Note: I do not have the code for this outfit verified. If you have it, I would very interested in pictures!

> Outfit 135: This is a one-piece outfit that LOOKS like it is two pieces. There are no ribbon accents and no arched patch, only a small square CPK patch indicative of the later outfits. It comes in many different patterns and colours.

This outfit looks to be two pieces but is one piece. The bottom, shoulder ruffles, straps and neck are dark red, the bib is a vibrant blue and the 'blouse' sleeves and chest area are white with a pattern fo red, blue and green objects.
Photo courtesy of Jodi’s Punki Patch.

BSeries Preemie Outfit B503 – Fancy gown with hooded blanket (that ties)

Very similar to preemie outfit #3, this one is fancier and much harder to find!

Title graphic with a picture of a doll wearing the outfit adn the text "B Series Preemie Outfit, B503 - Fancy Hooded Blanket and Gown". It has a mint green background.

B Series Preemie Outfits Summary

Description

This outfit consists of a cotton gown with a high-low bottom and matching blanket. There is a line of lace down the middle front of the gown and at the neck and armholes. The bottom has a single line of lace around the front and a double set that is visible from the front, running along the back half. There is an arched Cabbage Patch Kids patch on the right breast.

It comes with a matching cotton blanket that has a lace-edged hood sewn into it. The lace around the hood area is very large. The hood can be tied closed around the doll’s neck with two ribbons. The blanket is edged with lace and can also be tied around the doll’s waist with white ribbons.

Footwear: Knit booties

Picture of a preemie with lemon looped tuft and green eyes wearing a purple version of the outfit. It is sitting on a couch.

This outfit was sold only on dolls manufactured in 1985 and later.

Version Information

My goal is to find every version of every outfit that was produced. Below is a record of each version of this outfit that I have, up to the date indicated. To understand clothing codes, factories and variations, please refer to the suggested readings below.

Suggested readings: 1st Blog – Why do this project?, What are Clothing Tag Codes

If you have an outfit that is not recorded here or does not match my information, (e.g. you have a B503G SS that is pink, not purple) I would appreciate hearing from you. Information is best sent in the form of pictures. For details on the pictures required, jump to Taking Clothing Tag Pics.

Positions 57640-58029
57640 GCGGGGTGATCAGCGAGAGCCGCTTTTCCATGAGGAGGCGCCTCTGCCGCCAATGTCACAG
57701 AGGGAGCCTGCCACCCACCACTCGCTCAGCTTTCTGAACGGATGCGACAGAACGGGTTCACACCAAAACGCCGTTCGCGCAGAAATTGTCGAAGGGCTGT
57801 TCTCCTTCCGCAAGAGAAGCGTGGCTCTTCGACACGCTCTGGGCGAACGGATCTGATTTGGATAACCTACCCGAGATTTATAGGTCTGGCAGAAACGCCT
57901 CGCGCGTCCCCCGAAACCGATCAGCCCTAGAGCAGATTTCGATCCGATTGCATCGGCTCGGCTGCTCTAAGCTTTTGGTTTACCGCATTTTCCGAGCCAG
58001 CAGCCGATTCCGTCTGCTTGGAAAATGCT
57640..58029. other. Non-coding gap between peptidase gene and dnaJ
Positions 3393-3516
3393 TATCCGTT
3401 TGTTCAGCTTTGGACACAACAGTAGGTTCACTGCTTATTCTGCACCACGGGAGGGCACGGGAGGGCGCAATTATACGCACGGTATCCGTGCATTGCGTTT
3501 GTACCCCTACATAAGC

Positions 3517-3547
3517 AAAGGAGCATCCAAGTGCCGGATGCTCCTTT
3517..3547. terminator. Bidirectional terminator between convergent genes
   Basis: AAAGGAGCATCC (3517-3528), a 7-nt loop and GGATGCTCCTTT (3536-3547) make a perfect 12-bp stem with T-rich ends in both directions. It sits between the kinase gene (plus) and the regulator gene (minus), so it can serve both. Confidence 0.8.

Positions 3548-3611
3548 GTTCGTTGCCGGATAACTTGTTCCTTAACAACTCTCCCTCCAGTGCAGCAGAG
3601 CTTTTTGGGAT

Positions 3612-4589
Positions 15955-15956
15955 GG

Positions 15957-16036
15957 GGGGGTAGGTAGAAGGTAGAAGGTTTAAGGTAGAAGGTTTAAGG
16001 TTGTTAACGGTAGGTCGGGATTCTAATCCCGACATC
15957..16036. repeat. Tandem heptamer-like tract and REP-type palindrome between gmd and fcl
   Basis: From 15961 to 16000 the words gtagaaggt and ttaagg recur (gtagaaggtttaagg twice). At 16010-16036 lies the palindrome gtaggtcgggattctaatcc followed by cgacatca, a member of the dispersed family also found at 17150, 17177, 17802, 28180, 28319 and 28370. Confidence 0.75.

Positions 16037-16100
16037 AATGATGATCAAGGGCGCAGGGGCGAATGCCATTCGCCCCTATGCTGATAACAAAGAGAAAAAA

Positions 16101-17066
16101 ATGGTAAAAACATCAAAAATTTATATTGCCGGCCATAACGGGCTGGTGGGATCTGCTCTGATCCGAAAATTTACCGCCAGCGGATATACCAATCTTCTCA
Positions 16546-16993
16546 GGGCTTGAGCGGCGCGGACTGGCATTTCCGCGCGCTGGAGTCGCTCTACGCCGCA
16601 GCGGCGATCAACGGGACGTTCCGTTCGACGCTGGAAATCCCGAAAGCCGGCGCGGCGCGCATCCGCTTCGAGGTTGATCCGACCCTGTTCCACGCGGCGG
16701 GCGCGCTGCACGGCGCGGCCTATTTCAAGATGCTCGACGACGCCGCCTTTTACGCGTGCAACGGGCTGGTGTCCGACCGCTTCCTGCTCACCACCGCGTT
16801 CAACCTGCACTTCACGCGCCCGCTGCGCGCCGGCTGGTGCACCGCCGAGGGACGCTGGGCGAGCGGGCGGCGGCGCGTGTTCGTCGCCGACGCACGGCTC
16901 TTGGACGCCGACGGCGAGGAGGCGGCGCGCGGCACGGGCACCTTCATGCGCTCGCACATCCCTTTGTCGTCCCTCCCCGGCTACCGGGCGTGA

Variations

> 1984 Series outfit #3 Gown with a hooded blanket 

Other Information

> Although I do not have enough of these outfits recorded, I think there may be variations in lace and structure between factories.

BSeries Preemie Outfit #B502- Fancy Hooded Gown

A hood to keep your little one warm, and more lace then ever before!

Main graphic that has a pink background and black text that says "B Series Preemie Outfit B502 - Fancy Hooded Gown". It also has a picture of a blue version of the outfit.

B Series Preemie Outfits Summary

Description

Bunting bag with attached hood. The hood is one colour/pattern, and the remainder of the outfit is another. There is lace around the armholes, the hood, and the edges of the yoke. There are also three large rows of lace around the bottom of the bag. The hood opens at the back to allow it to be put on the doll. It ties closed with a white ribbon.

Almost all of them have a curved ‘Cabbage Patch Kids’ patch on the breast. Right now my THEORY is that only the OK factory didn’t use the patch.

Footwear: Knit booties

This outfit was sold only on dolls manufactured in 1985 and later.

Version Information

My goal is to find every version of every outfit that was produced. Below is a record of each version of this outfit that I have, up to the date indicated. To understand clothing codes, factories and variations, please refer to the suggested readings below.

Suggested readings: 1st Blog – Why do this project?, What are Clothing Tag Codes

If you have an outfit that is not recorded here or does not match my information, (e.g. you have a B502D SS that is pink, not blue) I would appreciate hearing from you. Information is best sent in the form of pictures. For details on the pictures required, jump to Taking Clothing Tag Pics.

Graphic of a spreadsheet that shows which outfits I have recorded and which I do not.

Similar Outfits

> 1984 Preemie Series outfit #2: Hooded Gown
The obvious differences between the two outfits are the rows of lace on the bottom and the CPK patch.